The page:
Something hot from Hollywood

[photo credits to]
[hot photo credits to
VanityFair website]

quick shorthands on film studies

But let me digress first and talk serious about film. It goes like this. As i was settling in for a coffee a while ago, I was reading an article by Robert B. Ray, a Professor on English and the Director of Film and Media Studies at the University of Florida and an author of pertinent books A Certain Tendency of the Hollywood Cinema 1930 - 1980 (1985) and The Avant-Garde Finds Andy Hardy (1995). His article, entitled Impressionism, Surrealism, and Film Theory: Path Dependence, or how a Tradition in Film Theory gets Lost, describe the significance of Sergei Eisenstein on the development of film theory and the establishment of the discourse on filmmaking-as-art.

I quote from Mr. Bay's article with care:

"[...] Inevitably, film theory took longer to appear, but after the First World War it quickly developed into two analogous positions, only one of which was attached so neatly to a single name.

That name, of course, was Eisenstein. With his insistence that filmmaking-as-an-art depended on repudiating the camera's automatic recording capacity, Eisenstein aligned himself with Melies, but also with pictorialism, the movement that sought to legitimize photography by disguising its images as paintings. Eisenstein avoided that retrograde move while nevertheless shared its fundamental premise: the medium's aesthetic value is a direct function of its ability to transform the reality serving as its raw material. For Eisentein, the means of such transformation was montage, the ideal tool for deriving significance (chiefly political) from the real details swarming in his footage.

As his theoretical essays appeared in the 1920s, Eisenstein assumed the role simultaneously perfected by T.S. Eliot --- the artistic-critic whose writings create the taste by which his own aesthetic practice is judged. Eisenstein's sensational films enhance the prestige of his theoretical positions, which quickly triumphed over the alternative proposed by the French Impressionists and Surrealists. If Eisenstein saw the cinema as a means of argument, the French regarded is as the vehicle of revelation, and the knowledge revealed was not always expressible in words. 'Explanations here are out of place,' Louis Delluc wrote about the 'phenomenon' of Sessure Hayakawa's screen presence, an example of what the Impressionist called photogenie. 'I wish there to be no words,' Jean Epstein declared, refusing to translate the concept that he posited as 'the purest expression of cinema' [...]"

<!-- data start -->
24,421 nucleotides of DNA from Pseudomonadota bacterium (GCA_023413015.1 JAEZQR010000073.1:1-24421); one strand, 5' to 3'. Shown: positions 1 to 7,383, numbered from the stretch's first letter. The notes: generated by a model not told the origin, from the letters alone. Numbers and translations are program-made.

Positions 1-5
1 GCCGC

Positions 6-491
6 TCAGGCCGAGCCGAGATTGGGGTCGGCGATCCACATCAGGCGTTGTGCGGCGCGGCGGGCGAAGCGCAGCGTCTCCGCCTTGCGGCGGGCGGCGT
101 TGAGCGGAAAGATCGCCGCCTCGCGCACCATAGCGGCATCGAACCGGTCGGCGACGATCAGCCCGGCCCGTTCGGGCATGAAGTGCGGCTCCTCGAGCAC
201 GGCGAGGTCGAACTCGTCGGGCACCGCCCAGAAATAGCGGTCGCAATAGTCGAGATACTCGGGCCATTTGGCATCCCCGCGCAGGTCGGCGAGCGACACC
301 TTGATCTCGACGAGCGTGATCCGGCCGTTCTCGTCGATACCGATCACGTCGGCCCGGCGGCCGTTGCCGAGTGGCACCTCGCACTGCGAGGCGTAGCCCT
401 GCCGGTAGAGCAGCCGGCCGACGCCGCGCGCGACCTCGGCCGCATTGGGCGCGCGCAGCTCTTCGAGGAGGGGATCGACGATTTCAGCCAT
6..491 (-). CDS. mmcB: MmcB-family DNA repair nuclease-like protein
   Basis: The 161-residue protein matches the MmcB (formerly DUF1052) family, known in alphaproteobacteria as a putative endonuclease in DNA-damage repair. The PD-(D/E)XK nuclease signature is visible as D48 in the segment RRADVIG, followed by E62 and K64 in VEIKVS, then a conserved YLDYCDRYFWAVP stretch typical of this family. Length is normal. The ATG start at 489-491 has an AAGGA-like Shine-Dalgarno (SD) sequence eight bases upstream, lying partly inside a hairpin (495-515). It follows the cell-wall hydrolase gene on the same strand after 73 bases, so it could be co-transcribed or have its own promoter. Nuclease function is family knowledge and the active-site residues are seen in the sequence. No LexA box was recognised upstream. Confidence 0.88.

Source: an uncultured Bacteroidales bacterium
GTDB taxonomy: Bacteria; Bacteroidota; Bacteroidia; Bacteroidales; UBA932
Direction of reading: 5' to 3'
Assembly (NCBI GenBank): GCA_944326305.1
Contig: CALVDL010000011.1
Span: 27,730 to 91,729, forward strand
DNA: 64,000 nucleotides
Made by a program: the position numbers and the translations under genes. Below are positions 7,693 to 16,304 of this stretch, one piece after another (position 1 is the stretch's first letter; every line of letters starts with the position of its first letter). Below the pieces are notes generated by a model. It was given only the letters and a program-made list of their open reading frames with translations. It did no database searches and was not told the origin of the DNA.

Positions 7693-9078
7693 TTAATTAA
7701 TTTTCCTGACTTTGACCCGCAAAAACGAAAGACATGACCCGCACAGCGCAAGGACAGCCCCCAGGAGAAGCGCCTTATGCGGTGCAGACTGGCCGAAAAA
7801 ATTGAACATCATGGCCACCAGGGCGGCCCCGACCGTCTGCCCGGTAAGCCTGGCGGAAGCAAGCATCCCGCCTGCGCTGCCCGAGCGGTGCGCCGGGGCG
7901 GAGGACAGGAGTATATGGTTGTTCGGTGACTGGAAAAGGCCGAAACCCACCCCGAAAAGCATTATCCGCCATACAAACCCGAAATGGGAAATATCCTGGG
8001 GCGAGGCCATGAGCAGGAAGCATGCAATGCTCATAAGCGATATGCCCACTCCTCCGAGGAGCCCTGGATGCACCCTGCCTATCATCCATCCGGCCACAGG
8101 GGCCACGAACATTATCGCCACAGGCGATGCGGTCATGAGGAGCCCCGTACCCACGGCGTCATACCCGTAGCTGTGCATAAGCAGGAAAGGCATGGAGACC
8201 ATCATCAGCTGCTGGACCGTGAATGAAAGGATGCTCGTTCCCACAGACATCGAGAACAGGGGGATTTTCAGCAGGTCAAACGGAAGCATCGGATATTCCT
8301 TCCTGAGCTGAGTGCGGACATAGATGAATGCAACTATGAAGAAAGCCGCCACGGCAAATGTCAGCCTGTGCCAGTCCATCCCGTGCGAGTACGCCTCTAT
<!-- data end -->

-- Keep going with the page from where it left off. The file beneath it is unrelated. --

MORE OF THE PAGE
If by any chance you do not catch the significance of this lenghty quoted text, you can skip it and move ahead on the second part of this post.

by Annie Leibovitz, photographer and contributing editor of Vanity Fair


Most auteurist critics would disagree with my claim but this photo shoot is amazing. Though this set of pictures depict a somewhat glamorize image of the director superimposed to iconic celebrity image of the actors, made somewhat a comment, a perspective, and a justification of the fascinating connection between and actor and a director. Perhaps Vanity Fair, with Annie Leibovitz talent at its peak, wanted to draw a raw and humanistic picture.

I am particulary interested on two photographs above: one is the photo of Clint Eastwood and the other one if the photo of Heath Ledger and Christopher Nolan. I am pretty much aware that photographs are really pieces of art; but i do not want to dwell much on the dynamics of signs and symbols via semiotics. Instead, i would draw my criticism right away.

The photo of Clint Eastwood is an overlap of the director and the actor. Perhaps this remark is obvious. As we all know, Clint Eastwood is one of the most prominent directors in film history. He made an 'auteurial' debut with his film Bird (1988) and cemented his reputation as one of leading directors of American Cinema with his two features Million Dollar Baby (2002) and Mystic River (2001). He was also known for his anti-heroic and westerner roles as actor during the 1960s and 1970s. This overlapping of careers and mindset is elucidated greatly in the photograph. This is what makes the photo different from the set. It's a great way of putting up Eastwood without sacrificing his reputation.

Another photo that i like is the Heath Ledger/Christopher Nolan photo. Annie Leibovitz records a certain animate picture of Heath Ledger. She desaturated it into a black and white photo, removing all colors, a tribute to Heath Ledger who passed away last January 2008. As we know, B&W photos are a thing of the past. it also emanates a certain archival look and also a sense of the an unnatural universe. The picture migth mean to imply a certain spiritual aspect, an honor, and a message to Heath. It forms a unifying dichotomy of life and death. This is how Annie Leibovitz puts the idea of a tribute. It is impossible to draw a page for obituaries on Vanity Fair, a fashion magazine, but Annie Leibovitz creates a form of obituary to Heathby making this photo to appear B&W.

This post ends here.